Perspective: Awakening the Sustainability Mindset

Submitted by a first-time PMI San Francisco Bay Area Chapter Sustainability Program attendee:

Dave McCabe

On 20 January 2021, the PMI San Francisco Bay Area Chapter (PMI-SFBAC) hosted an information session on data center sustainability, focusing on water and wastewater impacts, with guest speaker Dave McCabe. Of course, data centers, which many folks simply refer to as “the cloud,” are central to the technology that touches every facet of our lives. As a machine planner myself, who focuses on ordering the right hardware to be put on the floor at the right time, I hadn’t had the opportunity to really dive into the technologies around the physical infrastructure itself. This seminar was a great opportunity to start doing just that.

Direct Evaporative Cooling
Indirect Evaporative Cooling

This seminar helped me really understand how all the dimensions are connected: power usage, server demands, cooling, water, water treatment and the environment as a whole. Specifically, there are some technologies that optimize water, but consume more power to do so. For example, while reclaiming grey water for cooling is a compelling case, one must consider the cost of treating said water for impurities before pushing it through the cooling system of a data center. And considering the entire chain of events, using clean sources of power and/or locating them in a favorable climate can tip the standard Water Usage Effectiveness (WUE) balance from unsustainable to sustainable. And sustainability, while also being just simply the right thing to do, is an important metric for marketing and sales for companies.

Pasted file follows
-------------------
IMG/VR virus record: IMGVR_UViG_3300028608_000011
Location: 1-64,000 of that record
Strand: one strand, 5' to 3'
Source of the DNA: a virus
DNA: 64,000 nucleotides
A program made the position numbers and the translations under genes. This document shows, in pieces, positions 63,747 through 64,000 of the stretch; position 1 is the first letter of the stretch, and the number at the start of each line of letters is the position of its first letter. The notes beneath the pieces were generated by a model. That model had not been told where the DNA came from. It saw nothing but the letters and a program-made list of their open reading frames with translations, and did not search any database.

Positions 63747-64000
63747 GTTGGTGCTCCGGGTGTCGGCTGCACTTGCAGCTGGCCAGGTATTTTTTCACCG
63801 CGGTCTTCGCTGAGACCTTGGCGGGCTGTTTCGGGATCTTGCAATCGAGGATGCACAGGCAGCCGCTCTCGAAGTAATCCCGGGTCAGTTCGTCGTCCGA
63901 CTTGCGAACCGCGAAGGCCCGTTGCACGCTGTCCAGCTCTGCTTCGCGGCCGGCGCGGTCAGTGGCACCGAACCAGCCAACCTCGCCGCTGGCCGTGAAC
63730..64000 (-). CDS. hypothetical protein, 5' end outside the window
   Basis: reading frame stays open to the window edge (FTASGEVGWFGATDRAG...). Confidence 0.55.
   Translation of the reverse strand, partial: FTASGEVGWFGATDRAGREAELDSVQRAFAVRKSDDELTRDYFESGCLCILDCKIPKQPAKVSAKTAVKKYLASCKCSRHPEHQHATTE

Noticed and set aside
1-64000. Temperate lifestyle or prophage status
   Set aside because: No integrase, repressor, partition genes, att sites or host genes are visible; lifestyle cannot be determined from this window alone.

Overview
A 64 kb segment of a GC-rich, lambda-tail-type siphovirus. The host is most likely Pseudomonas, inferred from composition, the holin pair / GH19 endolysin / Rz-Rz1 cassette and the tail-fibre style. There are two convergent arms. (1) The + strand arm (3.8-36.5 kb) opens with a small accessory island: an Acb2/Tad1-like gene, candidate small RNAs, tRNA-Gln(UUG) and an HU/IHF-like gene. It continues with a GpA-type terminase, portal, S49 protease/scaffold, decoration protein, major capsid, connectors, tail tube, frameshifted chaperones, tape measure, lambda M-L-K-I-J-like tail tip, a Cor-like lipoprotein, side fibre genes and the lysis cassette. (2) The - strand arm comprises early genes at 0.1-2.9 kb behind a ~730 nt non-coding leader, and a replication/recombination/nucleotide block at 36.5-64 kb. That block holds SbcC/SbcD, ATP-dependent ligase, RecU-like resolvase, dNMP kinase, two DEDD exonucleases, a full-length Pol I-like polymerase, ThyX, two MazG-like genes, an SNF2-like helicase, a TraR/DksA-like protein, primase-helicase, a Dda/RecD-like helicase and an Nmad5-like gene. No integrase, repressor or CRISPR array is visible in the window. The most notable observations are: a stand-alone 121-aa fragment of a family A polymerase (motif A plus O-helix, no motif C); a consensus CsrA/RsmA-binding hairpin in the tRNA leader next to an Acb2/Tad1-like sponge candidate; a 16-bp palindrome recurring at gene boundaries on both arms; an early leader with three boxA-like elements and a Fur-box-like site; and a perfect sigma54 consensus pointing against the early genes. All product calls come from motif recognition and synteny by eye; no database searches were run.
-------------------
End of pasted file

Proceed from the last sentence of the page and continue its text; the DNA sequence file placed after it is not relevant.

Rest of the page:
Water Utilization Effectiveness

This brings up some more questions as well: What is the optimal balance of water, power and other factors that determine sustainability? How is that measured, and how does the definition of “sustainable” change and shift over time? Since it is rather difficult to change technologies in data centers based on shifts and changes in the industry, how do they remain sustainable over time? Even with sustainability, how do all these moving parts affect (positively or negatively) the planet as a whole? I’m looking forward to more presentations to help explore these topics further.

Note from the chapter’s vice president of sustainability: Join us for our next event on 24 February 2021 at 5:15 p.m. (PST)” “If You Build It, They Will Come. But Will They Stay?” with San Francisco Recreation & Parks Department Community Garden and Urban Agriculture Program Manager Mei Ling Hui.